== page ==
Obviously none of this has been confirmed yet, but this is what I've heard so far about the FSA drivetrain in development.

The first big development is 12 speeds in the rear, taking it one step further than Campy. Fits in the same space as 10, just a thinner, lighter, but still strong chain. Finally, a 12-23 with no gaps!:D

Next big news is the shifters. We know how SRAM has improved on Shimano's 2 to 1 shifting ratio by going with the 1 to 1 shifting ratio, but FSA takes it a step further, going to a .8 to 1.2 shifting ratio for even more shifting accuracy.

The internal mechanisms of the shifters are also sealed off completely from the elements, providing road and especially cyclocross racers less maintenance and more reliability.:)

A triple option is also being considered, giving the potential for 36 gears.:eek:

The biggest development is the brakes, but no details can be provided without spilling the beans all over the floor. Roadies will like these brakes, since they are lighter than any of the big three's choices, but cyclocross racers will especially be in love with them once they see how superior they are in adverse conditions. They will only be compatible with FSA shifters and brake levers, making you commit to the 12 speed drivetrain in order to run them.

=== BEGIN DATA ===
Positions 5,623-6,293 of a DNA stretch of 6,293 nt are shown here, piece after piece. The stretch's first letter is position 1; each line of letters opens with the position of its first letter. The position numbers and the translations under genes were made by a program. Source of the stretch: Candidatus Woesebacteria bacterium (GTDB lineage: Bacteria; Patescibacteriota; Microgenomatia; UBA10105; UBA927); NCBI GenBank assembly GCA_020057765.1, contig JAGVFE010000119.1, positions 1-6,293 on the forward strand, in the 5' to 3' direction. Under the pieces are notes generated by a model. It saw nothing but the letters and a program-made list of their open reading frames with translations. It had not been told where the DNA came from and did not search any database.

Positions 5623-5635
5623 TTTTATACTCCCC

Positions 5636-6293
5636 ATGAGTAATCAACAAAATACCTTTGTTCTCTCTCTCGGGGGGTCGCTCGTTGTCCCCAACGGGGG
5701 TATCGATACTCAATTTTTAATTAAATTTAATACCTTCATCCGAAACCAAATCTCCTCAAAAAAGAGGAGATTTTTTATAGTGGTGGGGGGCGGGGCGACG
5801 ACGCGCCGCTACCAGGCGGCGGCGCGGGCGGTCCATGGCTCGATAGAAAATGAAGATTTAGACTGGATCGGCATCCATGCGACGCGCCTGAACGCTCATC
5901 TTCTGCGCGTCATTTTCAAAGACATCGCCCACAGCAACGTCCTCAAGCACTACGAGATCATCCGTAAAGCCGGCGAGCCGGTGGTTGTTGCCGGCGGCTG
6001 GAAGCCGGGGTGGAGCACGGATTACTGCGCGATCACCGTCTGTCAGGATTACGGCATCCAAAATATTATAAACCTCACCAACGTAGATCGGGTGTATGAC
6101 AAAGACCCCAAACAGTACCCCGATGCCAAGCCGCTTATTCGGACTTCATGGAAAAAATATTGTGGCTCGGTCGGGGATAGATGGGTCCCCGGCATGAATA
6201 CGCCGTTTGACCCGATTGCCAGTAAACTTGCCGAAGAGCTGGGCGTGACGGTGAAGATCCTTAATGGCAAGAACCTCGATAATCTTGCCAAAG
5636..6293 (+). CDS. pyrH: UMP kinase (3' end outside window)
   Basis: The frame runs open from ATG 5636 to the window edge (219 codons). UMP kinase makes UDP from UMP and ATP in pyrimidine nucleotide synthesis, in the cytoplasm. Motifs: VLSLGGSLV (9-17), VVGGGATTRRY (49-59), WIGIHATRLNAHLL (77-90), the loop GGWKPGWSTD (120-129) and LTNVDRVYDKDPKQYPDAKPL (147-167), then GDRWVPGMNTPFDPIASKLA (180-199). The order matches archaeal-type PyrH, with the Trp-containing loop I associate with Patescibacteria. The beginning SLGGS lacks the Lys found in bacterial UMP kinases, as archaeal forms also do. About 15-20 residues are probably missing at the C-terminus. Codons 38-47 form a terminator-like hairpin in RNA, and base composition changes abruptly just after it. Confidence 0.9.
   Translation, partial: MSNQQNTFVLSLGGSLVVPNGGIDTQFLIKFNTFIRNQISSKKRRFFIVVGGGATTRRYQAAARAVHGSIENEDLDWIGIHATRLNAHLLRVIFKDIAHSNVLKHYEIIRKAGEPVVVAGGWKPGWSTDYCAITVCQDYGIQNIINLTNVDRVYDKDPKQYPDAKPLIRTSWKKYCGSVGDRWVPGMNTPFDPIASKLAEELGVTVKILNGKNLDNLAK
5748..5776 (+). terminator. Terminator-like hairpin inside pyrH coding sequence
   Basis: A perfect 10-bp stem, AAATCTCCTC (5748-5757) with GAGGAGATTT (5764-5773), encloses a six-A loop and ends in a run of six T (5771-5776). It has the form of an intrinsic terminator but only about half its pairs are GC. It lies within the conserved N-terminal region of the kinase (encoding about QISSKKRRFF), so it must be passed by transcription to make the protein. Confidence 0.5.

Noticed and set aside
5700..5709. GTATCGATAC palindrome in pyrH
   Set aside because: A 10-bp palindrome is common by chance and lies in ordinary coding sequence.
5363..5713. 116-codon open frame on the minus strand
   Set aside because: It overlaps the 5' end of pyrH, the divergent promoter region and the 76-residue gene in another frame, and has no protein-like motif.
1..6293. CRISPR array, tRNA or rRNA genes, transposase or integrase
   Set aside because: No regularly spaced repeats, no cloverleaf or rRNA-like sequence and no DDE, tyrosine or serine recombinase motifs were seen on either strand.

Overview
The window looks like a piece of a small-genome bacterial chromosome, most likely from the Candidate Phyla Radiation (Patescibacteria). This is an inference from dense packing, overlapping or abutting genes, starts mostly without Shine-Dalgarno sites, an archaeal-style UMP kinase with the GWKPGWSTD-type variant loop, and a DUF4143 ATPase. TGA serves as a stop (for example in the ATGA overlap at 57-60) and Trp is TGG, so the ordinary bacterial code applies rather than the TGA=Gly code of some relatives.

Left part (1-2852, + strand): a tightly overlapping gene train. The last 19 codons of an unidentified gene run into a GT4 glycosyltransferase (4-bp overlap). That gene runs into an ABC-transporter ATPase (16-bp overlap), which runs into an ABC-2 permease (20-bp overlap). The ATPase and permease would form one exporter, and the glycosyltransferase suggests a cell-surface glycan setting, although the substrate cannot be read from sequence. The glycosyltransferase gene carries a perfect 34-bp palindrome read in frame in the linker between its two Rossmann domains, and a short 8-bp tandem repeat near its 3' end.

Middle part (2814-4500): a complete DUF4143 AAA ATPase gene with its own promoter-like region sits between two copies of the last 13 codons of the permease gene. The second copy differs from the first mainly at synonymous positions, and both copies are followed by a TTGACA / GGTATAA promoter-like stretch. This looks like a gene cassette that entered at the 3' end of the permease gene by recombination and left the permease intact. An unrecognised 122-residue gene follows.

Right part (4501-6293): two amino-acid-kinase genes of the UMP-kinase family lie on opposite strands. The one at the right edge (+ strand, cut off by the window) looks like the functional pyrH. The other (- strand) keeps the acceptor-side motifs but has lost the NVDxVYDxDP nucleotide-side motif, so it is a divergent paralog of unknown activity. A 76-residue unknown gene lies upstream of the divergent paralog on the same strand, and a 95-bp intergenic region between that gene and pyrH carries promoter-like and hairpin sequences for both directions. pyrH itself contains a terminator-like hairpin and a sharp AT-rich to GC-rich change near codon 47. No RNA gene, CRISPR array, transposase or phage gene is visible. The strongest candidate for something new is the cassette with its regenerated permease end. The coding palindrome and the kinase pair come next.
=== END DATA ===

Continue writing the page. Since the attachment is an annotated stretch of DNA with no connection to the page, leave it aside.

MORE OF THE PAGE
FSA is clearly taking the next step with this drivetrain. Not only does it look like it will be able to compete with the big three on the road, but it looks like they might be pushing the big three off the road in the realm of cyclocross, if everything is as good as it sounds like it is.

The testing is not complete yet, there still could be some changes.

I'm guessing hydraulic discs. Remains to be seen if makers of uber light frames and forks will make their offerings stronger + tabs to accommodate discs. Samo for hub/wheel makers.
 
runninboy said:
if this is true what a waste.
What good is straight block 12-23?
How many riders not in the Pro peloton have shifted from the 17 to the 19 and thought " this gear sucks! I really need an 18, just plain unacceptable..."

The reason I like a 12 - 23 cassette is that it has an 18 tooth cog. The 18 is right in the sweet spot of the big ring.
 
Aug 3, 2009
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Bustedknuckle said: